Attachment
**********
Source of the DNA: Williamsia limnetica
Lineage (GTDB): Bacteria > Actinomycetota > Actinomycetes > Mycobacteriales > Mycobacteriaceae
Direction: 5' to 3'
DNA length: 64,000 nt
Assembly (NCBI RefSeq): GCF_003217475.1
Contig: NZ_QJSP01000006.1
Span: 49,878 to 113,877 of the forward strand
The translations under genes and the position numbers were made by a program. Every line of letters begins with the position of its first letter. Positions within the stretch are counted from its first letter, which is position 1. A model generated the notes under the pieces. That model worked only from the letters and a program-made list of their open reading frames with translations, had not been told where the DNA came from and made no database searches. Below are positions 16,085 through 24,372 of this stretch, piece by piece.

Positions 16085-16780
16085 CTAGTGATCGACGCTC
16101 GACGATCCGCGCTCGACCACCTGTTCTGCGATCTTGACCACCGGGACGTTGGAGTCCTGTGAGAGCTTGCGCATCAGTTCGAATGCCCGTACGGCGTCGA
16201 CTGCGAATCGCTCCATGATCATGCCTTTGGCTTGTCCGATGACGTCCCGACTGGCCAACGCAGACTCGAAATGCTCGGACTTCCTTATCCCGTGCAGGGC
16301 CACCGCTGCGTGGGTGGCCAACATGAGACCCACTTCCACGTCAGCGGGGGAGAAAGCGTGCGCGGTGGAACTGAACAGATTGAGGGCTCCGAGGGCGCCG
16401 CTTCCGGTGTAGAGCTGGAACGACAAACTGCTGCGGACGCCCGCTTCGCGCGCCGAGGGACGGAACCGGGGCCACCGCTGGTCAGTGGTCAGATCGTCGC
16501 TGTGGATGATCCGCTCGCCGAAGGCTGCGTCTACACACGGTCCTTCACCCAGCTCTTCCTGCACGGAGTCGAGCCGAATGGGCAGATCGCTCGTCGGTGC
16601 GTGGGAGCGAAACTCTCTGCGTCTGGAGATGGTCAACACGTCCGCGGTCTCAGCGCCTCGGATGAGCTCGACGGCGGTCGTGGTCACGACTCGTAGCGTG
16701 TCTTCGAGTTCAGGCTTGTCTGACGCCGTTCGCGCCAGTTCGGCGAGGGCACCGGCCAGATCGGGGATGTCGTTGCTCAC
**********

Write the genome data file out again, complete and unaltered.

Source of the DNA: Williamsia limnetica
Lineage (GTDB): Bacteria > Actinomycetota > Actinomycetes > Mycobacteriales > Mycobacteriaceae
Direction: 5' to 3'
DNA length: 64,000 nt
Assembly (NCBI RefSeq): GCF_003217475.1
Contig: NZ_QJSP01000006.1
Span: 49,878 to 113,877 of the forward strand
The translations under genes and the position numbers were made by a program. Every line of letters begins with the position of its first letter. Positions within the stretch are counted from its first letter, which is position 1. A model generated the notes under the pieces. That model worked only from the letters and a program-made list of their open reading frames with translations, had not been told where the DNA came from and made no database searches. Below are positions 16,085 through 24,372 of this stretch, piece by piece.

Positions 16085-16780
16085 CTAGTGATCGACGCTC
16101 GACGATCCGCGCTCGACCACCTGTTCTGCGATCTTGACCACCGGGACGTTGGAGTCCTGTGAGAGCTTGCGCATCAGTTCGAATGCCCGTACGGCGTCGA
16201 CTGCGAATCGCTCCATGATCATGCCTTTGGCTTGTCCGATGACGTCCCGACTGGCCAACGCAGACTCGAAATGCTCGGACTTCCTTATCCCGTGCAGGGC
16301 CACCGCTGCGTGGGTGGCCAACATGAGACCCACTTCCACGTCAGCGGGGGAGAAAGCGTGCGCGGTGGAACTGAACAGATTGAGGGCTCCGAGGGCGCCG
16401 CTTCCGGTGTAGAGCTGGAACGACAAACTGCTGCGGACGCCCGCTTCGCGCGCCGAGGGACGGAACCGGGGCCACCGCTGGTCAGTGGTCAGATCGTCGC
16501 TGTGGATGATCCGCTCGCCGAAGGCTGCGTCTACACACGGTCCTTCACCCAGCTCTTCCTGCACGGAGTCGAGCCGAATGGGCAGATCGCTCGTCGGTGC
16601 GTGGGAGCGAAACTCTCTGCGTCTGGAGATGGTCAACACGTCCGCGGTCTCAGCGCCTCGGATGAGCTCGACGGCGGTCGTGGTCACGACTCGTAGCGTG
16701 TCTTCGAGTTCAGGCTTGTCTGACGCCGTTCGCGCCAGTTCGGCGAGGGCACCGGCCAGATCGGGGATGTCGTTGCTCAC